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April 3 — The U.S. Court of Appeals for the Second Circuit declined April 3 to rehear its controversial Newman decision absolving two former hedge fund portfolio managers of criminal insider trading liability.
The ruling means that in the Second Circuit, prosecutors must show that an insider trading defendant knew that the source of the information received a personal benefit for disclosing it.
In declining without elaboration to reconsider its opinion, the court said both the panel that decided the appeal and the entire court sitting en banc considered—and rejected—the government's bid for rehearing.
Hailing the move, New York lawyer Gregory Morvillo, counsel to defendant Anthony Chiasson, said the Second Circuit's decision “powerfully reaffirms” his client's innocence.
He told Bloomberg BNA in an e-mail: “This victory is proof that the justice system worked how it is supposed to, with thoughtful judicial oversight when there are glaring errors at the trial court level.”
Through a spokesperson, U.S. Attorney Preet Bharara declined to comment.
In December, in a major blow to federal prosecutors, the appeals court threw out the convictions of Chiasson and his co-defendant Todd Newman for trading on inside information about two technology companies. It ruled that the government didn't prove that the two men—both downstream tippees—knew that the information was disclosed by an insider in exchange for a personal benefit.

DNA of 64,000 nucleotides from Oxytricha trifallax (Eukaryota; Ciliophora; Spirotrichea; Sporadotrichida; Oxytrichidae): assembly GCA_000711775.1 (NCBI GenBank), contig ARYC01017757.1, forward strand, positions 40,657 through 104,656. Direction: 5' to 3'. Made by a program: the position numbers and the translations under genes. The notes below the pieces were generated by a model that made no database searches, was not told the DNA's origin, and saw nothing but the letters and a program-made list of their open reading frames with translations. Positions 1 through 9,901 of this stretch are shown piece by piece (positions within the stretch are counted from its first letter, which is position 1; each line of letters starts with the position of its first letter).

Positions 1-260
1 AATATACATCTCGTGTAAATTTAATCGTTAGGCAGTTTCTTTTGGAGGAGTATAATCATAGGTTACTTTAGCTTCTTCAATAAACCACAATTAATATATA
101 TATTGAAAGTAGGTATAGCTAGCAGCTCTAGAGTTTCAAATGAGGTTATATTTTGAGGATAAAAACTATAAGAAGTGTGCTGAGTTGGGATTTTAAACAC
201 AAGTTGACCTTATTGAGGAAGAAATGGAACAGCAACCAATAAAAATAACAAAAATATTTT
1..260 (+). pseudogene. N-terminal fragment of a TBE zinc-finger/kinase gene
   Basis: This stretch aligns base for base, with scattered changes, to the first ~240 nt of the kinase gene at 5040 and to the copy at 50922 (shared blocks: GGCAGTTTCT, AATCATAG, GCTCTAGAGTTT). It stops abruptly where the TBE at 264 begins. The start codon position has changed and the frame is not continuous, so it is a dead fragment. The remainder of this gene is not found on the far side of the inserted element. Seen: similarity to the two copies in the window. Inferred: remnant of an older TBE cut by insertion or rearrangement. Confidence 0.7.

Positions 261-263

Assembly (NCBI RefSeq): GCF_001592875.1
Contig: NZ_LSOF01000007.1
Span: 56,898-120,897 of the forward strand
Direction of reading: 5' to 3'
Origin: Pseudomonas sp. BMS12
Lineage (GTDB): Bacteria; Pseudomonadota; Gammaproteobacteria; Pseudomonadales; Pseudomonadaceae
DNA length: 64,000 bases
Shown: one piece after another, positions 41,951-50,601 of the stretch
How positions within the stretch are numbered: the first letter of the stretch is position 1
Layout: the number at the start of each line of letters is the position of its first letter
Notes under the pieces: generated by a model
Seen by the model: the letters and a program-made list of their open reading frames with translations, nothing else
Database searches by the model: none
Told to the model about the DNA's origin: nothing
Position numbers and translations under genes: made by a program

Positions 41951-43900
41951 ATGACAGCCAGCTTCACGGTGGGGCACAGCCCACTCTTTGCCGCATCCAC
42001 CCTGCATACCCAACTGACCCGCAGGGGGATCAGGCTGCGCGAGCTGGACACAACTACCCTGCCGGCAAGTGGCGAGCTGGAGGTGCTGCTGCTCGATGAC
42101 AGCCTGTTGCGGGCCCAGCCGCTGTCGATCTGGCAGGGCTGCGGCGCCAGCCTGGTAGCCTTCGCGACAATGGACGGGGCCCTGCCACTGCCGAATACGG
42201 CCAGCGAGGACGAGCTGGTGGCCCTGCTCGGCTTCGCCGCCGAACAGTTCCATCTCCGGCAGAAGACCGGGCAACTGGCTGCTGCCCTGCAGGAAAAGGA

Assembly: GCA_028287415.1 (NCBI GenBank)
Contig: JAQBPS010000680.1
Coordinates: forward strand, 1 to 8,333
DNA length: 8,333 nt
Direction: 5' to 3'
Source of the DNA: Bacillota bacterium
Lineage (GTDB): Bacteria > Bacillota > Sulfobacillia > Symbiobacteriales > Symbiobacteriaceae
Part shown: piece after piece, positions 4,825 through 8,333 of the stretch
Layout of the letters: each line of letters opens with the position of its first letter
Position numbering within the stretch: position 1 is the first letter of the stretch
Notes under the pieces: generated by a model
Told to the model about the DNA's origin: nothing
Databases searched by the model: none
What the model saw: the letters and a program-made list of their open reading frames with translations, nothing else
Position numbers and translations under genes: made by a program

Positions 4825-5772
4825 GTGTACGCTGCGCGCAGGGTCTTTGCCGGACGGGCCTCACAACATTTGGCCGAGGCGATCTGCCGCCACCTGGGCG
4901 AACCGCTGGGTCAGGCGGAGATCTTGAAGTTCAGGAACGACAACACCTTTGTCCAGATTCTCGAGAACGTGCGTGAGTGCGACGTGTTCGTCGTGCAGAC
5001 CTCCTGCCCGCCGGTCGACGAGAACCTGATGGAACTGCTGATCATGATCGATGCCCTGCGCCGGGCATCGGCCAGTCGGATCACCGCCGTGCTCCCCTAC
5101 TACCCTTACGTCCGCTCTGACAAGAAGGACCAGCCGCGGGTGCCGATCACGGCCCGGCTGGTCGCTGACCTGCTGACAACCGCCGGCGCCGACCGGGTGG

The court also ruled that the government may not “prove the receipt of a personal benefit by the mere fact of a friendship, particularly of a casual or social nature.” Rather, there must be “at least a potential gain of a pecuniary or similarly valuable nature.”
In January, backed by the Securities and Exchange Commission as amicus curiae, Bharara focused on the panel's “new and incorrect” definition of personal benefit in asking the Second Circuit to rehear the decision.
The SEC didn't respond immediately to a request for comment. Earlier this year, however, Enforcement Director Andrew Ceresney said the Newman decision won't stop the commission from bringing insider trading cases. At a lawyers' gathering, he said that while the opinion is significant, the agency still can bring other cases in other circuits and in administrative proceedings.
Nonetheless, the decision already has affected a number of pending cases. In January, for example, Bharara asked the U.S. District Court for Southern District of New York to dismiss his case against five men who allegedly traded on inside information about IBM Corp.'s 2009 acquisition of software concern SPSS Inc. He told the court that the government wasn't able to meet the “novel evidentiary bar” created by Newman.
Meanwhile, several lawmakers have sought to limit the impact of the decision by offering bills specifically to define insider trading.
Bharara still could seek U.S. Supreme Court review of the controversy. The move is risky, however, inasmuch as a high court ruling contrary to the government's position wouldn't be limited to the Second Circuit.
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The summary order is available at http://www.bloomberglaw.com/public/document/United_States_of_America_v_Newman_Docket_No_1301837_2d_Cir_May_10/7.
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